Hip Surgery, Orthopedic Surgery
January 26, 2015
What to Expect During & After Your Total Hip Replacement Surgery
Each year, more than 285,000 people in the United States choose total hip replacement surgery as a viable solution in dealing with debilitating hip pain and mobility issues.
Hip pain and mobility issues affect a growing number of Americans. For some, this condition is caused by an injury or accident, while others experience it due to another health condition such as arthritis or simply as a part of the aging process. When you choose to undergo total hip replacement surgery at Arkansas Surgical Hospital, make sure you are well prepared for what comes before, during, and after the procedure.
When Should You Consider Total Hip Replacement Surgery?
Severe or persistent hip pain that limits your daily activities and interferes with restful sleep and your quality of life is one of the most common reasons for undergoing total hip replacement surgery. In some instances of hip pain, physical therapy, medication, and other treatments may offer some relief.
However, if the pain is severe and non-surgical treatments have failed to render relief, total hip replacement surgery can offer long-lasting relief from pain and improved mobility.
What Can You Do To Prepare for a Successful Total Hip Replacement Procedure?
Getting the most successful outcome from any surgical procedure involves making sure that you fully understand the entire process, from surgery through recovery. This is best accomplished by taking time to research the procedure you are considering, as well as the physical therapy that will be needed afterward. Here are some points to consider:
- Arrange work and family schedules so that you will have ample recovery time and assistance after surgery from family and friends. (One of the most common reasons for post-surgical complications is lack of efficient care during recovery).
- Rearrange furniture in your home to create safe walkways; install grab bars in your bathroom; and learn how to use a walker, crutches, and cane before your procedure.
- If you smoke, consider stopping prior to the surgery as it can cause healing problems and can contribute to other serious complications.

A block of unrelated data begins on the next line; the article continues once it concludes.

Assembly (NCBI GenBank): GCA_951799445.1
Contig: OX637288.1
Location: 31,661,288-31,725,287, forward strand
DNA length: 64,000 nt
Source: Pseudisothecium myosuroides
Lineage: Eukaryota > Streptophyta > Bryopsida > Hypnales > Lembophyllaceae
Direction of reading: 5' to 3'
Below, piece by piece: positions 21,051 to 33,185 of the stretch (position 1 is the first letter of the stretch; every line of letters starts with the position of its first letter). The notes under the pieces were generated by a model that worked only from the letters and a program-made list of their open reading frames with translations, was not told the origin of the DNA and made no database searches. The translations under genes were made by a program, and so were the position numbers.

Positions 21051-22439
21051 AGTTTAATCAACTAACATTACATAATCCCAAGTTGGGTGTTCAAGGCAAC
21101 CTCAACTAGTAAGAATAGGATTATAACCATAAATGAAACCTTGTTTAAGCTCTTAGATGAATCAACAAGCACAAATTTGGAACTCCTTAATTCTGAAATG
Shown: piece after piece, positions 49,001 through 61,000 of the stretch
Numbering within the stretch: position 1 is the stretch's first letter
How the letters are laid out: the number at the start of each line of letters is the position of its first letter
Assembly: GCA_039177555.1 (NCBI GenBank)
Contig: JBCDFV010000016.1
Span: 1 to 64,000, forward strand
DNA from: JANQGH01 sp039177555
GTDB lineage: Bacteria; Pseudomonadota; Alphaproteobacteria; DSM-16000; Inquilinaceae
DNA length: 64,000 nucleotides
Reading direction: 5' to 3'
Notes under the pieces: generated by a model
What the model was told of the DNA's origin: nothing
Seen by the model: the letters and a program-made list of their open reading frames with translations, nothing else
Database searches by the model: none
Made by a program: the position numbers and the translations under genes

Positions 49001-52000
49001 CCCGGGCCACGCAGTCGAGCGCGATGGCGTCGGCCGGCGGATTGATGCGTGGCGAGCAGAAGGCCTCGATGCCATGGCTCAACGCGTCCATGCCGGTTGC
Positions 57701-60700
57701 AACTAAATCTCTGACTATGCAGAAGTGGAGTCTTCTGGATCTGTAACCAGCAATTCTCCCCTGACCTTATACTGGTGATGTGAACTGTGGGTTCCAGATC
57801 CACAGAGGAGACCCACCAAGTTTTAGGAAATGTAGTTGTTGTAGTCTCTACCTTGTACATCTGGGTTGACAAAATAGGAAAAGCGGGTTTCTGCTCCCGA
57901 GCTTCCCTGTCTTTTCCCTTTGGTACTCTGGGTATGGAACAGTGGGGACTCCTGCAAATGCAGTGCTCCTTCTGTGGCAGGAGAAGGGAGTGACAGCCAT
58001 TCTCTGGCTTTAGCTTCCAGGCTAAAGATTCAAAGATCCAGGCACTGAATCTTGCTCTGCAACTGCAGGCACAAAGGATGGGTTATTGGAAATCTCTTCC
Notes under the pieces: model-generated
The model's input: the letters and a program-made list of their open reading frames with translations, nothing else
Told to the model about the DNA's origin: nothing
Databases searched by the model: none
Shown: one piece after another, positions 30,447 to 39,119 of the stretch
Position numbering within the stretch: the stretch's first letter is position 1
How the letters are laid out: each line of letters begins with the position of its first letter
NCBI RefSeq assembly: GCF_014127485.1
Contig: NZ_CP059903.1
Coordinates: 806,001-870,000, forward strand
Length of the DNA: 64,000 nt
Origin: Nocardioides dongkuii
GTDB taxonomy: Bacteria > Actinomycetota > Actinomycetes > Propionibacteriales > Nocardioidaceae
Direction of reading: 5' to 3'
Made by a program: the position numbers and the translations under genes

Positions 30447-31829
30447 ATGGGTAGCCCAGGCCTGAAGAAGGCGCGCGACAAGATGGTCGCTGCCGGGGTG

- Complete all required pre-testing and doctor-instructed preparation (including avoiding eating and drinking after midnight on the evening before your surgery and showering with a pre-surgical scrub).
How Will You Feel After the Procedure?
Although you can expect to feel some pain after you wake up following the surgery, medication and nursing care can help to keep you fairly comfortable. In most cases, you will be able to sit up, stand and walk, with assistance, within a few hours after the procedure. (A note of caution: do not get up without help. Use your call button if you need help before you get out of bed).
Over the next couple of days, you will begin to move around with the help of a walker and transition to oral pain medication instead of IV. You will also resume eating a normal diet and begin to feel more confident and comfortable with your new hip and the mobility it can give you. You will then be discharged with a detailed aftercare plan to help you through the recovery and rehabilitation process.
What Does a Normal Rehabilitation Process Look Like?
Each patient is different, but most rehabilitation processes will depend on both your individual needs and the available resources in your area. You may choose to spend a short time in a rehabilitation center, utilize the services of a therapist who visits your home, visit a nearby outpatient rehab facility, or use some combination of these options. Your treatment will depend on your insurance, your level of mobility when you leave the hospital, and the available therapy options in your hometown.
During the rehab process, you will learn exercises and techniques to increase your comfort level, speed the recovery process, and help you return to normal activities as quickly as possible.
It is normal to experience some pain and discomfort during the rehab process. Pain medication, massage, exercise and other therapies can help you through. Your physician will decide if mechanical (compression equipment) or chemical (oral medicine) prophylaxis is appropriate for you to prevent blood clots after surgery.